Revisiting Clear Floor Area Requirements for Wheeled Mobility Device Users in Public Transportation

Document Type

Journal Article

Publication Date


Subject Area

ridership - disadvantage, policy - disability, infrastructure - vehicle, planning - standards


wheeled mobility device (WhMD), vehicle designer, accessibility standards developers


Current accessibility standards in the U.S. prescribe minimum dimensions for “clear floor area” to accommodate wheeled mobility device (WhMD) users on transportation vehicles. Prior research on the anthropometry of WhMD users (n = 500) indicates that these dimensions are too small to accommodate the size of many occupied WhMDs, especially power chairs and scooters. This paper describes a development project designed to update the evidence for these technical criteria and communicate them to the vehicle designers and accessibility standards developers in a manner that would facilitate making good decisions. An interactive web-based design tool was developed for determining the dimensions of clear floor area to achieve a user-specified level of physical accommodation based on occupied device length and width measurements taken on 500 WhMD users. The web-based design tool is now available to practitioners who seek to accommodate a wider range of WhMD users than the minimum standards required by regulations. The design tool is also intended as a visual evidence base for regulatory activity and universal design practice with higher ambitions. The advent of driverless automated vehicles will increase the importance of accessibility and usability to accommodate the diversity of riders with disabilities. Clear floor space to enable independent ingress, interior circulation, and egress among WhMD users will be a foremost concern. The transportation industry, standards developers, disability advocates, mobility device manufacturers and prescribers, need to understand the limitations of current accessibility standards and work to address these limitations through updated vehicle design standards and policies.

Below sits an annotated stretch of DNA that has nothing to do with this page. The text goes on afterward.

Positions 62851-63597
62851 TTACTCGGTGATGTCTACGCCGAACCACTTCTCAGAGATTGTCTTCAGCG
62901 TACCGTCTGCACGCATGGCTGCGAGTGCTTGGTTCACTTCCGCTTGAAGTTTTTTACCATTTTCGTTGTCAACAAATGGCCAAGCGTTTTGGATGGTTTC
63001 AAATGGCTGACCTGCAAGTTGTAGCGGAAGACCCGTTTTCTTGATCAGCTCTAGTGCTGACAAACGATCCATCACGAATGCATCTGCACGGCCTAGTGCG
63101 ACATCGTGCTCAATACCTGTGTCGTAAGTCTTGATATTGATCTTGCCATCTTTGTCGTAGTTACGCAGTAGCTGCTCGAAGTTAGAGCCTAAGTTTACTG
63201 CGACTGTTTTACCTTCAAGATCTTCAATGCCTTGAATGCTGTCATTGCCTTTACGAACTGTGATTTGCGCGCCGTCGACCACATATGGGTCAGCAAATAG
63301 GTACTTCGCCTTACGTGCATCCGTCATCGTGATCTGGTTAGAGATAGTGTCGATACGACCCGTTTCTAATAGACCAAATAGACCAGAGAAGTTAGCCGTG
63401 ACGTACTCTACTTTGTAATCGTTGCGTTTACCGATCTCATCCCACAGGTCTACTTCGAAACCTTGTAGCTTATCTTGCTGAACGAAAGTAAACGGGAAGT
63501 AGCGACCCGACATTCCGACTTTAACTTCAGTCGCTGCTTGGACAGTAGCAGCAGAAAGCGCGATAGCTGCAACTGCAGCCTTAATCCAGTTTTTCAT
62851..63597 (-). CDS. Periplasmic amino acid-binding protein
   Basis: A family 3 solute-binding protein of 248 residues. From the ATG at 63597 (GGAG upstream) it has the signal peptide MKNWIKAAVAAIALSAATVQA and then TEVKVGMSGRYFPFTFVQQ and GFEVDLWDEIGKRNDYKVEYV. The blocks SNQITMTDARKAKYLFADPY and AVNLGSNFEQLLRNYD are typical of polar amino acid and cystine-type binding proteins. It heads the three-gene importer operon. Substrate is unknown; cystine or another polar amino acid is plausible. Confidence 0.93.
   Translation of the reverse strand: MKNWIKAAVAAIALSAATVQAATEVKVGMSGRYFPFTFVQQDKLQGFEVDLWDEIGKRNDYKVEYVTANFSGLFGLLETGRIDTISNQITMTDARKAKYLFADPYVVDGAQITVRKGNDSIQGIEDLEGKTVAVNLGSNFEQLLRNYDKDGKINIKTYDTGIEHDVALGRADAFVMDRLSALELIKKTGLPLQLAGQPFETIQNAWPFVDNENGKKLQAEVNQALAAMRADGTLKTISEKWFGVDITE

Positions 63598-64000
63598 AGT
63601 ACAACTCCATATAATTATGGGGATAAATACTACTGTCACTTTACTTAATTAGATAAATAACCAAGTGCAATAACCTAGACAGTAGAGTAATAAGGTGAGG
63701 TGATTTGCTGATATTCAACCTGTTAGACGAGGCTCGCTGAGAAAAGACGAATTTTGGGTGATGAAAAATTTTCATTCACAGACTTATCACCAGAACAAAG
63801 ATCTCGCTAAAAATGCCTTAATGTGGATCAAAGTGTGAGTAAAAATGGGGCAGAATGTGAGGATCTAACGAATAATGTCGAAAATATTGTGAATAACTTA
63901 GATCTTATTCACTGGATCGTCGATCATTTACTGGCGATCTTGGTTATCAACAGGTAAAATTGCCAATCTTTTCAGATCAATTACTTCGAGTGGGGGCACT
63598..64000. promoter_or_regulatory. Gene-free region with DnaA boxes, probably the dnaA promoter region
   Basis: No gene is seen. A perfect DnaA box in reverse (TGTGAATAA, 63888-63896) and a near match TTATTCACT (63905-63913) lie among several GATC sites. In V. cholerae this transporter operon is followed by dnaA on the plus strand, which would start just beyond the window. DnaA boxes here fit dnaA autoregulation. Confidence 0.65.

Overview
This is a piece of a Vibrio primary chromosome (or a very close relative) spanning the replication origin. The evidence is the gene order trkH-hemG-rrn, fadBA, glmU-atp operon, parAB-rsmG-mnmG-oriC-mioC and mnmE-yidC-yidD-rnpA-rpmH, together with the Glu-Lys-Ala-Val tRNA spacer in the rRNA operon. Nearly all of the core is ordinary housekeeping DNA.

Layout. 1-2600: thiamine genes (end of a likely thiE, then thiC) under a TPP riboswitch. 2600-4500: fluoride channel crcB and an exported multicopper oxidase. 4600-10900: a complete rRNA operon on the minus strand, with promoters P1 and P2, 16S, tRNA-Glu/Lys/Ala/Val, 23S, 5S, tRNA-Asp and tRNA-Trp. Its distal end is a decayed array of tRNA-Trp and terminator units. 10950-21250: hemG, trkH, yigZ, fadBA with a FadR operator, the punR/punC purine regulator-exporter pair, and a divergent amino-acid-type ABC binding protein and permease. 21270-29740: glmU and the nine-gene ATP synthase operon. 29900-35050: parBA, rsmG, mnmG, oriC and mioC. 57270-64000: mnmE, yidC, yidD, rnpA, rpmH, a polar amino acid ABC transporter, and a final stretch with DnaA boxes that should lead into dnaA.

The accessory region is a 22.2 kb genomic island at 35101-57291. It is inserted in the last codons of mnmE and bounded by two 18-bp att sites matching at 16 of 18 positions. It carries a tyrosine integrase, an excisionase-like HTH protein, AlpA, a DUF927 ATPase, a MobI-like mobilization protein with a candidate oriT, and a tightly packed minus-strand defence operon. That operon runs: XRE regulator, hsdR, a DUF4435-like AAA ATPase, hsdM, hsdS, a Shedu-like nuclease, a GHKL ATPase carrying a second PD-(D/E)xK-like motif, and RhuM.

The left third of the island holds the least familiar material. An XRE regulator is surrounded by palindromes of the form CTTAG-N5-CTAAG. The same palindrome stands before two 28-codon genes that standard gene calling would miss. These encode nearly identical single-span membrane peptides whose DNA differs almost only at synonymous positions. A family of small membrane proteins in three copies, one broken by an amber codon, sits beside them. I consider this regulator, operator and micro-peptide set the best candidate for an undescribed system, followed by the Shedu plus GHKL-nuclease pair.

Permission to publish the abstract has been given by SAGE, copyright remains with them.